Flowers from the Heartland

One of the great things about short documentaries is that they can be made relatively quickly, so they can take into account current events that may still be happening.  In February of 2004, San Francisco Mayor Gavin Newsom legalized gay marriage.  This brought about a relative flood of gays and lesbians into San Francisco to get married legally before the courts inevitably overturned Newsom's ruling.  This happened in August.  During the period of legalized gay marriage, a group called Flowers from the Heartland was started to show support for these couples.  The concept is very simple.  People from around the country donate money to buy bouquets of flowers to be passed out to people awaiting marriage ceremonies.  Sometimes a note would accompany the bouquet.

The warmest part of Flowers from the Heartland is seeing the reactions of these couples.  They seem genuinely touched to be getting a gift from complete strangers.  Yes, it is their wedding day, so their emotions are already high, but it shows that total strangers, both gay and straight are supporting the idea of legalized gay marriage.  Director Peter Daulton goes for the straightforward approach by interviewing both people who received the flowers and some of the people the people that sent them.  There is nothing but support and love for all of the couples.  He manages to visit a few states along the way, showing some of the breadth of people happily giving their money in support.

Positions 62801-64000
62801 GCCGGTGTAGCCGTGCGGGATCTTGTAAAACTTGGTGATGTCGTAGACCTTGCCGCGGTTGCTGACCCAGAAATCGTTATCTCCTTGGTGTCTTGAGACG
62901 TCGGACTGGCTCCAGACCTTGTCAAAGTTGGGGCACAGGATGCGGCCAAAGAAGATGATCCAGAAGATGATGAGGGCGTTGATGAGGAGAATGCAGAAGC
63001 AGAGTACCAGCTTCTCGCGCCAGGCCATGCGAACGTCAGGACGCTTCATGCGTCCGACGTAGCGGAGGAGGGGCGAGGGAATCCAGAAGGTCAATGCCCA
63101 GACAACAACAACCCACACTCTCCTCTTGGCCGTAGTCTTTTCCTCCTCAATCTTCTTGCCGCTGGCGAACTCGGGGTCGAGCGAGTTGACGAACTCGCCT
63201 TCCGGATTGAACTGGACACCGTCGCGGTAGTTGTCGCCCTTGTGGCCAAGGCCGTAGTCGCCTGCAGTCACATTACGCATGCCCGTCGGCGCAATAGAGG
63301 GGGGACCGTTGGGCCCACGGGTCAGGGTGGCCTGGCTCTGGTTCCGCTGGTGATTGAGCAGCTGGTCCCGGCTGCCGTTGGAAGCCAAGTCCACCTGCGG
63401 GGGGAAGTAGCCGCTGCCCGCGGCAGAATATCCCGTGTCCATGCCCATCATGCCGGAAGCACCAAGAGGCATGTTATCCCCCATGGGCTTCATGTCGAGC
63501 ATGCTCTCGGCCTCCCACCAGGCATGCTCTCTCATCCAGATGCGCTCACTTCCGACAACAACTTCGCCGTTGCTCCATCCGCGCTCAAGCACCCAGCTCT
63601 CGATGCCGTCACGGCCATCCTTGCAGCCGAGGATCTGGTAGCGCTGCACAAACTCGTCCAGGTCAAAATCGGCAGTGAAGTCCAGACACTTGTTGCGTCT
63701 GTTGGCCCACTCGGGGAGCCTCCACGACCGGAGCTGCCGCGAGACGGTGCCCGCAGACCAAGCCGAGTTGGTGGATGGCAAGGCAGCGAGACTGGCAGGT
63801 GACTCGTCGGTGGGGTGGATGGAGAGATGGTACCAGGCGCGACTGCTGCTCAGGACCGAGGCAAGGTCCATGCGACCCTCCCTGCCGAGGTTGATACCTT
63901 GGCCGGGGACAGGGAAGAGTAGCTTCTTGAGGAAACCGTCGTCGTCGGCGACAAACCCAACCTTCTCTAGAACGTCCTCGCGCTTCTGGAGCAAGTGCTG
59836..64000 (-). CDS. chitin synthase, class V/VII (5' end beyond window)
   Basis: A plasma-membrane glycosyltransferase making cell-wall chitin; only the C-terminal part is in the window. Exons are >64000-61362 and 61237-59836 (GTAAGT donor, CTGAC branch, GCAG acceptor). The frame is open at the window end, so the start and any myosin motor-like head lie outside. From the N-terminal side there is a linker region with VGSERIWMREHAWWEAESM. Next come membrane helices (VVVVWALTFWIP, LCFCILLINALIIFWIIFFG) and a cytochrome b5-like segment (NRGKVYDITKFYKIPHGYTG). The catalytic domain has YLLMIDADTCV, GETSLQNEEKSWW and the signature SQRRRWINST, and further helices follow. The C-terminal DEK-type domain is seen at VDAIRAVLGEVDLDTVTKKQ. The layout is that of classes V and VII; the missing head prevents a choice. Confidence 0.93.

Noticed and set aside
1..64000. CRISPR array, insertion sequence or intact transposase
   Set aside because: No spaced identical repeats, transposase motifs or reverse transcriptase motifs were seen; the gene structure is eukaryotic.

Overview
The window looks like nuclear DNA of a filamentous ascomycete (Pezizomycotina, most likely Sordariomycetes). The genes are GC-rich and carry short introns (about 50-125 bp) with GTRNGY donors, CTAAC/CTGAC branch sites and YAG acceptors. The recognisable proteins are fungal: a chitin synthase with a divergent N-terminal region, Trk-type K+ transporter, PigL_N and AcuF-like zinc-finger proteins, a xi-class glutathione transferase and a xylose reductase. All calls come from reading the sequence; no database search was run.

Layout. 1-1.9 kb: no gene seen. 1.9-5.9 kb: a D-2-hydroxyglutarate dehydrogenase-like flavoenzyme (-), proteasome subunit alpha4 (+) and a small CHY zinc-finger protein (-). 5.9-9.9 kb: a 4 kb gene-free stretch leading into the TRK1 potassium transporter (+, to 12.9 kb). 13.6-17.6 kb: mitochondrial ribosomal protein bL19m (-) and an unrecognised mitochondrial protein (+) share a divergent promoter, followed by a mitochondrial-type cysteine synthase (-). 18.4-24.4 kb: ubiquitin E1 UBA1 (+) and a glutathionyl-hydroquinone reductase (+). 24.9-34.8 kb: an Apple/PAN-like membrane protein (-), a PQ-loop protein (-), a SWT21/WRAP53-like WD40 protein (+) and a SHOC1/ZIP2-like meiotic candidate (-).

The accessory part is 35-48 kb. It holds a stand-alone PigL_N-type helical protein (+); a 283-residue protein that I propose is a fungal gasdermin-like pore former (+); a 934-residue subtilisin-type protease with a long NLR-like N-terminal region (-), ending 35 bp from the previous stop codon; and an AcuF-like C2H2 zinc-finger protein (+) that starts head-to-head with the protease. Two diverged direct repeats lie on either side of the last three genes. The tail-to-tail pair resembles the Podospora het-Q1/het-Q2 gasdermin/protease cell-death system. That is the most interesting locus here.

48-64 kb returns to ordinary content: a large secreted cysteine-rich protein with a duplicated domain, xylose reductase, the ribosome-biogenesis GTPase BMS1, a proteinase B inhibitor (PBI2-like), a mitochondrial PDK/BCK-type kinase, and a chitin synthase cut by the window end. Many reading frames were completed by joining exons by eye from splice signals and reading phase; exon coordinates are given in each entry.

Gay marriage is an inherently controversial and divisive issue, and Flowers from the Heartland skips over a lot of the issues surrounding it and just sugarcoats everything.  The assumption here is that gay marriage is the right of the people.  I have a hard time reconciling these last two points.  In a way, I would like to see Daulton's viewpoints articulated a little more.  Why does he feel that gay marriage is legal?  It would give some strength to the otherwise touchy-feely nature of this short.  On the other hand, by debating the finer legal points, it changes the tone of Flowers from the Heartland, taking away the light, happy feeling that Daulton was presumably going for, and potentially bringing in some of the uglier contentious points that just rile everybody up.  On the whole, I think that this is a nice little doc.  Daulton could have brought in a little more substance, since, as it stands, he's preaching to the choir, and worse, sometimes sounding like a commercial (albeit one with good intentions).

Gerf Rates It: Okay.
25 minutes, Not Rated but contains some language, would be a PG-13 or possibly an R.

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